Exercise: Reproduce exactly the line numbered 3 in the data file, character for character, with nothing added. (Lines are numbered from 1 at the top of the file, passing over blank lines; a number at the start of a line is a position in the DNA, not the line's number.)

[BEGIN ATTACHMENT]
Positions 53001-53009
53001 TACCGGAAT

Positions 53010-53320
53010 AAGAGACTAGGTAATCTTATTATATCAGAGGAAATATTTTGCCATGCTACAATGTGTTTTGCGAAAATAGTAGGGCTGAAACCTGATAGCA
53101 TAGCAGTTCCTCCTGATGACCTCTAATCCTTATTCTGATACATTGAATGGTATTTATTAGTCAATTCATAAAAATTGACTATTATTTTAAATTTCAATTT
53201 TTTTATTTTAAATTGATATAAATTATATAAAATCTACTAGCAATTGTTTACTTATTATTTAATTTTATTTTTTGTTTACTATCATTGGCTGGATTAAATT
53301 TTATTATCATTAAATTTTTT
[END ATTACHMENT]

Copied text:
Positions 53010-53320